China Communications Said Close to Purchase of John HollandBrett Foley and David Fickling
China Communications Construction Co. is in late-stage talks to buy builder John Holland from Leighton Holdings Ltd. for about A$1 billion ($833 million), according to a person with knowledge of the matter.
An agreement could be reached as soon as this week, said the person, who asked not to be identified as discussions are private. Leighton spokeswoman Fiona Tyndall declined to comment. China Communications Construction declined to comment in an emailed statement issued via its external public relations representative.
Leighton, Australia’s biggest builder, said in June it might sell the John Holland business that built the country’s parliament, seeking to reduce debt as controlling shareholder Hochtief AG tightens its grip on the company. Leighton will also review its services and property units and consider taking on partners, Executive Chairman Marcelino Fernandez Verdes said in a regulatory statement in June.
“In theory, it’s supposed to be good for both sides. Purchasing a local company is the fastest and easiest way to penetrate that market, and the local firm will get a fresh injection of capital,” Jackson Wong, associate director at United Simsen Securities in Hong Kong, said of the proposed deal in a telephone interview. “But the track record of Chinese companies making overseas acquisitions hasn’t been all that good, it’s been rather mixed.”
Chinese companies have announced $2.8 billion worth of deals into Australia in the past year, down 43 percent from the previous 12 months, according to data compiled by Bloomberg.
The Australian Financial Review reported details of the potential deal earlier today, saying an announcement could come Friday. The deal comes after Australia’s leader Tony Abbott said during the country’s election campaign last year that he wants to be known as an “infrastructure prime minister.”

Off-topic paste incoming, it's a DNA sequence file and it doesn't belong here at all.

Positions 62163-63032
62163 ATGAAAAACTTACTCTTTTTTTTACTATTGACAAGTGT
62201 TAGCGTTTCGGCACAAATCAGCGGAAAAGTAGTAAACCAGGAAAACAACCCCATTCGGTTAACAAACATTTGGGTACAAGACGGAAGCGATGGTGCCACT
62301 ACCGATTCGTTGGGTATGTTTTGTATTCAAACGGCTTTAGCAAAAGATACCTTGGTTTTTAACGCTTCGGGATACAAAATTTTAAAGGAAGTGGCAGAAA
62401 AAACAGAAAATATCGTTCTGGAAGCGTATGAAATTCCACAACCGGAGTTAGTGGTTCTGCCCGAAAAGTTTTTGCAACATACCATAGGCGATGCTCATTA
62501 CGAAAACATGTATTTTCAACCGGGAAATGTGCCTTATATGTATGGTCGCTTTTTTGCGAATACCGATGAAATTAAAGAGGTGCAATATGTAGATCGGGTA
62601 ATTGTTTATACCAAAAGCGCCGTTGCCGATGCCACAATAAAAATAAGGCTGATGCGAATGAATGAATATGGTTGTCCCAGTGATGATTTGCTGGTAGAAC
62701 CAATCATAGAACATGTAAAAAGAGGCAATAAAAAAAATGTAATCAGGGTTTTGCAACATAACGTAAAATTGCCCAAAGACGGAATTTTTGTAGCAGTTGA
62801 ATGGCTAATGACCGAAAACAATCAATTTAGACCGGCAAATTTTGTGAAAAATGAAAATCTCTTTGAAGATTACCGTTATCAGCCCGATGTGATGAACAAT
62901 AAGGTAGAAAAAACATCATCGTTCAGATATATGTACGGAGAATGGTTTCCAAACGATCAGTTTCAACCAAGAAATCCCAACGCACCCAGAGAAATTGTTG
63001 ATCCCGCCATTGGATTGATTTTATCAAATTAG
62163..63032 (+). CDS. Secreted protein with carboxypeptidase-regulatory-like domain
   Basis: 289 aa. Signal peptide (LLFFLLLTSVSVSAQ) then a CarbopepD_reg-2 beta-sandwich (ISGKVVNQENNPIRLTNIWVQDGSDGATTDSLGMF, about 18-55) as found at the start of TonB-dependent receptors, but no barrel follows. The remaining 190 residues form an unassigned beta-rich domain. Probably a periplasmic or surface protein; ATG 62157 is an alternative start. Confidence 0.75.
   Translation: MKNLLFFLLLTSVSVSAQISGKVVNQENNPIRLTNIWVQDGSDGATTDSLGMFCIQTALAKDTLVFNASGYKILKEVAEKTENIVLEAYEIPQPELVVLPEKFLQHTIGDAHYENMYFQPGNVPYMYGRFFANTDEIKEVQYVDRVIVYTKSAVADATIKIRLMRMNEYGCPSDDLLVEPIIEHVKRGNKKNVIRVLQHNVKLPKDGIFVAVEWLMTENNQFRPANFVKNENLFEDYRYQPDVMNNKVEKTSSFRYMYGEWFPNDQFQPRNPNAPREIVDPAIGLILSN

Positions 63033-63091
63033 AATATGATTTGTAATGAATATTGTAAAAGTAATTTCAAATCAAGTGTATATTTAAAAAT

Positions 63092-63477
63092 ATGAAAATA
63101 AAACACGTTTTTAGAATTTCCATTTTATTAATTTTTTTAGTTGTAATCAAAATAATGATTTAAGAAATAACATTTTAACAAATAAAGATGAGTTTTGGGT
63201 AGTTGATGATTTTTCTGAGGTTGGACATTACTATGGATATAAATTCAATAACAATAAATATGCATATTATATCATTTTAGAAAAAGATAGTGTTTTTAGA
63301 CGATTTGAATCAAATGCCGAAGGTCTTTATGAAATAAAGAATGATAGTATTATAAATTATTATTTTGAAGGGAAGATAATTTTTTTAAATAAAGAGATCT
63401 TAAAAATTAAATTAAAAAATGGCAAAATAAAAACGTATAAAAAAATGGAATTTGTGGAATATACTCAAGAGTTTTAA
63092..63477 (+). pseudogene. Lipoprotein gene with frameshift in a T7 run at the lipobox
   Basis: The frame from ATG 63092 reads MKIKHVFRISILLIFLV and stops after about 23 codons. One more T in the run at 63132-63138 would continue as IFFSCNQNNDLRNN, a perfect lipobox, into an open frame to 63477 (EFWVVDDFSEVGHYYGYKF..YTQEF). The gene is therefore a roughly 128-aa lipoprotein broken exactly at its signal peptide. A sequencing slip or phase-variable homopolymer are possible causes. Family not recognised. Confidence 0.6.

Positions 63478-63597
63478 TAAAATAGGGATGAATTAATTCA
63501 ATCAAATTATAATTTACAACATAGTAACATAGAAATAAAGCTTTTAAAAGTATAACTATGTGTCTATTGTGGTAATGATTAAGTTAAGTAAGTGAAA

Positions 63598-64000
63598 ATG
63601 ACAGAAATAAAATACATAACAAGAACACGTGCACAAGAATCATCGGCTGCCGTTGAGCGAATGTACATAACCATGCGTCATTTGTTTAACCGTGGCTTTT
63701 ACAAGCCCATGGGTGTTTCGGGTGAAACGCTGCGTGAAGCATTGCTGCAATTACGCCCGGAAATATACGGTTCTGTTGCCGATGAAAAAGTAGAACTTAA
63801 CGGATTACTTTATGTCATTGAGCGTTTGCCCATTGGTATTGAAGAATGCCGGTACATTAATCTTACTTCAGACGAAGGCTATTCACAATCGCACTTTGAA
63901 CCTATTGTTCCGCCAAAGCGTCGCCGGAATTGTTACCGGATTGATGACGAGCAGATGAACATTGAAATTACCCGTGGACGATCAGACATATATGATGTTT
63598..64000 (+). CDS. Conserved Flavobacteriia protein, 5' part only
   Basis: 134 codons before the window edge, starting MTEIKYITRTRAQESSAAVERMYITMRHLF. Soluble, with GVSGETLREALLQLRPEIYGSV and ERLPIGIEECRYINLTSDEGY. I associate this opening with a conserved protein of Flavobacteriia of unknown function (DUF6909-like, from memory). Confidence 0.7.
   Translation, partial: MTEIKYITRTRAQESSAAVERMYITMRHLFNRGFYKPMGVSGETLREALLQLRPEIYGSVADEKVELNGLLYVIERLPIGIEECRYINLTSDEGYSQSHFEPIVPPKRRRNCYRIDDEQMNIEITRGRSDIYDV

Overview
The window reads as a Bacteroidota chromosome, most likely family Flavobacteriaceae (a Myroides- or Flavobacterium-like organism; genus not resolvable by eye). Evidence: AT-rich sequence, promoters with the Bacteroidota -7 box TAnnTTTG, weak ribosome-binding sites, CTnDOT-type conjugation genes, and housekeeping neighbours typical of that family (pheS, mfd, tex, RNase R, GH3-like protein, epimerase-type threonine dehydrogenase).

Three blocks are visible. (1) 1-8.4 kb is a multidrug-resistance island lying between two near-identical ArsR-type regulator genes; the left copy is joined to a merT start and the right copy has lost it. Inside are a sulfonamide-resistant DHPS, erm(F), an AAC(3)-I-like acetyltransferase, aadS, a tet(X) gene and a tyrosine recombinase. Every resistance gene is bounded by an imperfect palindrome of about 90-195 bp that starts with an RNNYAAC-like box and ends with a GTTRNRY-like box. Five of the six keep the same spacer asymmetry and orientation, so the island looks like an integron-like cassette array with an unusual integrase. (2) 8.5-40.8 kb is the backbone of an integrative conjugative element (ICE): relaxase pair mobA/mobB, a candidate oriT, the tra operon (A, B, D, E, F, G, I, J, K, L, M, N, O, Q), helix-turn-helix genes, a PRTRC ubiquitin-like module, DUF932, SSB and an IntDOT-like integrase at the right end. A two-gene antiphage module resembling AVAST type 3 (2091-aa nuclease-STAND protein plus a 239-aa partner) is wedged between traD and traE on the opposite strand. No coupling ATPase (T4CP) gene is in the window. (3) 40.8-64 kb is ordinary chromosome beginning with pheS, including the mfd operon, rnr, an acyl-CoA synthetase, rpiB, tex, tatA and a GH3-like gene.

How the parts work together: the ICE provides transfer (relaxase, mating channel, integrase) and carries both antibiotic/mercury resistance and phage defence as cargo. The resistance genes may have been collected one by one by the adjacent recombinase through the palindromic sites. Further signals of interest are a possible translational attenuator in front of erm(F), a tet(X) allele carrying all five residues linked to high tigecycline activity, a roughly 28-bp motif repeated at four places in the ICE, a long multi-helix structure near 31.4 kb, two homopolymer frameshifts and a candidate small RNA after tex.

Australia’s federal government has promised to contribute A$50 billion alongside state and private spending to drive about A$125 billion of infrastructure spending. Planned projects include freeways in Sydney, Melbourne and Brisbane, upgrades to highways along the country’s east coast, and the building of a new inland railway between Melbourne and Brisbane.
Earlier this month, China Communications Construction held talks with Australia & New Zealand Banking Group Ltd., Bank of China Ltd., HSBC Holdings Plc and Morgan Stanley for a $1.1 billion bridge loan facility to back its bid for John Holland, people familiar with the matter said earlier.
Last month, the Beijing-based company said it planned to raise as much as 14.5 billion yuan ($2.4 billion) in a preferred sale of shares to as many as 200 investors, according to a statement posted to Shanghai’s stock exchange.
Shares of China Communications Construction ended up 2.6 percent at HK$8.41 in Hong Kong trading today, extending gains this year to 35 percent. Leighton advanced 0.4 percent to A$21.70 in Sydney and is also up 35 percent year-to-date.
Ross MacMillan, a Sydney-based analyst at Morningstar Inc., said Leighton needs to simplify its structure. Its three domestic engineering companies -- Thiess, John Holland, and Leighton Contractors -- operate as independent businesses in similar market segments with differing areas of emphasis.
Separate Leighton units bid against each other for Brisbane’s Airport Link project and a desalination plant near Melbourne. That kind of competition tends to drive down the profitability of construction contracts.
John Holland built Australia’s turf-roofed parliament building, as well as the southern stand of the Melbourne Cricket Ground. It’s Leighton’s third-largest unit by sales, with A$4.5 billion of revenue in 2013 and A$198 million of earnings before interest, tax, depreciation, amortization and one-time items. The company has about 5,000 workers.